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Interview with Ian Stuart
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INTERVIEW WITH IAN STUART
Image Ian Stuart wrote the script that would become The Pit. Though memorable for the psychological problems exhibited by the main character, it was intended to be a serious look at an even younger boy with mental problems.

Interview Date: 17 February 2007

Andrew: What is your background and how did you get involved with "The Pit?"
Ian Stuart: I was a child actor from age 11 and by my early twenties was directing major stage plays such as "Murder In The Cathedral", "Hadrian VII" and "Royal Hunt Of The Sun". Then I linked up with Director Jan Steen and after an off-Broadway production of Chaucer's "Canterbury Tales" we went into films and television. I ended up producing 135 different films and television programs of which "Teddy" (released as "The Pit") was one of two features.

I wrote the script after two experiences triggered the idea. First a friend who is now the world's leading ventriloquist told me about communicating with psychotic children through the use of a ventriloquist dummy (they would communicate with the dummy and ignore his presence as if he wasn't in the room) and another friend, a child psychiatrist told me about a little boy who would draw nasty little fantasy creatures he thought he could command. He would send them after people he didn't like or who mistreated him and when the little creatures ostensibly eliminated these people, they would cease to exist as far as he was concerned. They could be physically in the same room and no longer had any reality. He refused to recognize their existence.

Andrew: From what I know, your script described the Tra-la-logs as fictional creatures that lived entirely inside of Jamie's head, but they are real monsters in the movie. Did you make that change or was it altered after you delivered the final copy?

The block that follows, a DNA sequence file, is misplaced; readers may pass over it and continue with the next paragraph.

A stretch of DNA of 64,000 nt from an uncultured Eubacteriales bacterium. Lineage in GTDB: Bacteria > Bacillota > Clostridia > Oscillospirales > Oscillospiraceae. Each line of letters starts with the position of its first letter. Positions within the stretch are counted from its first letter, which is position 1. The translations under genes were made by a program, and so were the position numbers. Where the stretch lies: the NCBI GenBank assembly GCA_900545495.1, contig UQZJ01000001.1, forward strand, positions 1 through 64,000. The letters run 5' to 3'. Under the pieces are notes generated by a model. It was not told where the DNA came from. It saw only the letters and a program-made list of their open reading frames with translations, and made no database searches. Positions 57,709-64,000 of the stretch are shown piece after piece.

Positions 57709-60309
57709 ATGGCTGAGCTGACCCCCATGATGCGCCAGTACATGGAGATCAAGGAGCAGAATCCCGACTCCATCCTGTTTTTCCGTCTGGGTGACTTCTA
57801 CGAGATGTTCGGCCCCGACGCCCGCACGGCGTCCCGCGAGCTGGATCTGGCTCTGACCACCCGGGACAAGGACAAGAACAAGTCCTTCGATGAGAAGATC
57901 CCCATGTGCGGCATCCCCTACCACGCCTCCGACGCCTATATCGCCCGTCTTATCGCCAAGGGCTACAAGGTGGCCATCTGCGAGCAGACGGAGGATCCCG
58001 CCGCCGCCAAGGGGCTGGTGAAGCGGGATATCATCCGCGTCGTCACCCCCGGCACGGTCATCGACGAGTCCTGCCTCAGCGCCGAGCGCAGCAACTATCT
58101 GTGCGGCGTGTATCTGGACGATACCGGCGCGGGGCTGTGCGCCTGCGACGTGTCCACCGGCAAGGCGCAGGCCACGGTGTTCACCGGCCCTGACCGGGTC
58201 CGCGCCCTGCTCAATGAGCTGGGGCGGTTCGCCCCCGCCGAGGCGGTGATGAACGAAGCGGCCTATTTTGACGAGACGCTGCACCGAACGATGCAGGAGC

Ian Stuart: Jamie incorrectly called them "Troglodies" when what he meant to say was Troglodytes. The pit in the forest was real, but there was nothing at the bottom except creatures created in the child's imagination. It was, I presume, the director's idea to change the word to "Tra-la-logs" which I found unnecessary and silly. A small pronunciation error is one thing but Tra-la-logs insults his intelligence. Over time, the imaginary creatures became so real to Jamie that he insisted they were real and when his babysitter/caretaker became frustrated at this nagging insistence and slapped him, everything in the film from that instant until the final scene in the doctor's office occurs only in his mind.

Image "Jamie incorrectly called them 'Troglodies' when what he meant to say was Troglodytes. The pit in the forest was real, but there was nothing at the bottom except creatures created in the child's imagination."

Listen to Jamie talk about the Tra-la-logs.

Andrew: If the murders were originally delusions by Jamie, the ending must have been different. He could have woken up from his daydream, leaving it open to the viewer what he would really do.
Ian Stuart He could have, but was genuinely psychotic and continued to believe his delusions. At the end we know that nobody who died is actually dead and are all busily going about their lives as they always did. The only question left in the minds of the audience should have been: Did Jamie actually go out to the country, meet the little girl and get pushed into a pit just as he had done to others? This "tag on" was deliberate - to leave the audience wondering how real any of it was.

Andrew: Jamie was a seriously troubled boy. How did you come up with the character and what were his motivations? The movie did not provide much background about the cause(s) of his social problems.
Ian Stuart Jamie is a combination of my ventriloquist friend's experiences, the psychiatrist's patient and my research. There was much more in the original script giving credence to his condition but it was all cut out as too "intellectual" for a horror film.

Image "Jamie is a combination of my ventriloquist friend's experiences, the psychiatrist's patient and my research."

Andrew: Writers will often have a good mental picture of the characters in their mind. Did you have any input on the casting? Were any of the cast drastically different from the characters you had established while writing the script?